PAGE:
ArtWalk's growth in the last five years has been a result of St. Petersburg's reputation as an arts-friendly city. It has bragging rights as No. 1 out of 25 top arts destinations for midsize cities from AmericanStyle magazine, and organizations consistently are awarded prestigious grants from donors such as the National Endowment for the Arts. But Collins points out that the arts renaissance has happened mostly through efforts of local individuals and businesses. In the wake of the national economic meltdown, he said, more than $1 million disappeared from county funding; city grants were drastically reduced.
He founded the Arts Alliance two years ago in part to promote the arts in the region and to tourists. ArtWalk is a marquee sell. It's free, something different and easily accessible by trolleys that make regular stops. And the ArtWalk route is also populated with small retail shops and restaurants.
He said one of the big game changers was the arrival of Duncan McClellan, the popular glass artist who moved from Tampa to establish a large studio and hot shop in the Warehouse District. McClellan hosts glass-blowing demonstrations at the hot shop in the cooler months, which often draw standing-room-only crowds.
Other artists have followed McClellan's lead, and with the already established St. Petersburg Clay Co. in a historic train station, the Warehouse District has became an important draw, pushing the boundaries of ArtWalk south.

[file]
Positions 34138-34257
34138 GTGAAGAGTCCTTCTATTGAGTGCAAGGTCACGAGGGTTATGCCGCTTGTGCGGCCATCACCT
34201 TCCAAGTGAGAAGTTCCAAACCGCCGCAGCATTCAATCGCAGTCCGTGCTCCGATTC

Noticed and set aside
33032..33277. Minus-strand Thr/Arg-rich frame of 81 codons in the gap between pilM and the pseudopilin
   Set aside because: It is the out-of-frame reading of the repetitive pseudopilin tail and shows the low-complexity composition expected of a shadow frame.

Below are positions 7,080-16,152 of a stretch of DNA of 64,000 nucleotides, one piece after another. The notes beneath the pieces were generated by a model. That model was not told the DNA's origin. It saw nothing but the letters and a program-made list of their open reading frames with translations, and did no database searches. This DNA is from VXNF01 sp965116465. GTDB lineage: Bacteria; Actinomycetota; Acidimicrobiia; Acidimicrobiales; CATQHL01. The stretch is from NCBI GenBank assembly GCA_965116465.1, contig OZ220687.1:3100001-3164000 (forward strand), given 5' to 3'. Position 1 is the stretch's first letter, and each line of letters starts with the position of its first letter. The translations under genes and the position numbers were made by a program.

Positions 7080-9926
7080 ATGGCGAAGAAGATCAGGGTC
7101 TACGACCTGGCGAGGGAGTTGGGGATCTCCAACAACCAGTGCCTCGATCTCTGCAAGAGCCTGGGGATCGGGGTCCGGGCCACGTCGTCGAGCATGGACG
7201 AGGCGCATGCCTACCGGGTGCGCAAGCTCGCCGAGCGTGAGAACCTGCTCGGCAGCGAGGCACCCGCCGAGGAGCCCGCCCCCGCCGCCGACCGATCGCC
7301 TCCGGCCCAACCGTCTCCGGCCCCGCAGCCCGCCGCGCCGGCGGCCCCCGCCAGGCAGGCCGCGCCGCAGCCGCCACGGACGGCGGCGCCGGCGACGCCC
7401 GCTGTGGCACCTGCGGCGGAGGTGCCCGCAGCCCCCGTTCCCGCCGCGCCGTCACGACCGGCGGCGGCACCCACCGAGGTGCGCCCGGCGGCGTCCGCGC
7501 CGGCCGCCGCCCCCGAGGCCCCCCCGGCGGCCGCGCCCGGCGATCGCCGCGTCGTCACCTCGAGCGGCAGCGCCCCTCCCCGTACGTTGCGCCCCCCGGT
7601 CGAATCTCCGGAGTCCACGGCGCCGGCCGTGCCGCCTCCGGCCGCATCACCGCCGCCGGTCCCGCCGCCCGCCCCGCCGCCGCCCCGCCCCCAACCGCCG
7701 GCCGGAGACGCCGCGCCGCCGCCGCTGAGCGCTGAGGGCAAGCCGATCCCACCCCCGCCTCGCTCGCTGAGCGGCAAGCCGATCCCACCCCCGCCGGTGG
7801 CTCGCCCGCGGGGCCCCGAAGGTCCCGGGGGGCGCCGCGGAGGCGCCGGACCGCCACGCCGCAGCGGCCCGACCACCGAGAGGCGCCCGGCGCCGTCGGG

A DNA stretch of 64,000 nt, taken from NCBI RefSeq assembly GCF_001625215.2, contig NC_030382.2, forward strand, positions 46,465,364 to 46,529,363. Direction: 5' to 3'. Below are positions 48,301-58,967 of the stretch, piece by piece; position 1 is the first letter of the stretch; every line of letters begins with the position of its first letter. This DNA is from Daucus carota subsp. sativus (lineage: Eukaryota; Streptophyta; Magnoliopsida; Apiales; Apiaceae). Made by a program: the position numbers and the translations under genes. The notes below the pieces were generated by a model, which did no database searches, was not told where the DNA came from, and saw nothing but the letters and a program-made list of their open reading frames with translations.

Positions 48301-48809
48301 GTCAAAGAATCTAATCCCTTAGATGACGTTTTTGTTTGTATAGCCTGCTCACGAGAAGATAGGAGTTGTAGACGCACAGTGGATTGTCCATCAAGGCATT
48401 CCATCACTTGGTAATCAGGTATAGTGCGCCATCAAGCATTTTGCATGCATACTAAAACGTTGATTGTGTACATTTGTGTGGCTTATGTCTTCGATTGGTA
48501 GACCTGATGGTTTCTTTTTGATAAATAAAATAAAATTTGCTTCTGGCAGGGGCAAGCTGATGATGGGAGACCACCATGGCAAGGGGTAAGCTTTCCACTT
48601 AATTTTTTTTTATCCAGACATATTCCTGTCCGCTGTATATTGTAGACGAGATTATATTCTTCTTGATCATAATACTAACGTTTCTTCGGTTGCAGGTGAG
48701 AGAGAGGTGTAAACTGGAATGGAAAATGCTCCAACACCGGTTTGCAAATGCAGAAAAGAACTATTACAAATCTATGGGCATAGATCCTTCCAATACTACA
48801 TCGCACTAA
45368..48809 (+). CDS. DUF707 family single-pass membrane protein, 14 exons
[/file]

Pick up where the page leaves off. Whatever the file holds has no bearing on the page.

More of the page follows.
But the growth has created challenges. Its size means that visitors can't experience every venue and spreads out the numbers so there sometimes isn't the sense of occasion a dense crowd creates. There have been tensions between individual venues and even districts about who pays how much for what. And it requires more oversight.
Collins and a group of representatives from the various districts in ArtWalk met recently for one of their regular planning meetings. His goal is to bring consistency to the event and to raise funds that would provide that consistency. They discussed common signage that would identify participating venues. He updated the group on grants that would pay for the trolleys that cover the Warehouse District. (The other trolleys are run by the city on their regular routes.) They're considering asking participants, who have historically paid a monthly fee, to commit to a longer term so maps wouldn't have to be printed as often.
They also responded to questions about their own experiences with ArtWalk and how their expectations of it have evolved from strictly a sales event.
Mark Aeling, a sculptor with a studio in the Warehouse District, said, "It's a great way for first-time visitors to get a perspective of what we have."
"Some people are intimidated about collecting art," said Jeff Schorr, owner of Craftsman House Gallery. "They can start small with a $20 mug. . . . they can have a progression, seeing different levels in the same medium such as pottery."
Most of them see it as an opportunity to build relationships with collectors and to put new ones at ease.
"It's also an opportunity to engage with people, to find out what they're looking for," said Leslie Curran, who owns ARTicles, a gallery and framing business, and has been a longtime arts advocate. "The best thing is to send them to someone else's gallery if you don't have what they're looking for."
Diane Shelley, executive director of Florida Craftsmen, agreed: "There is more a feeling of collaboration than in the past."
"ArtWalk has rebranded the area," Collins said. "It isn't just arts development. It's economic development."
Lennie Bennett can be reached at firstname.lastname@example.org or (727) 893-8293.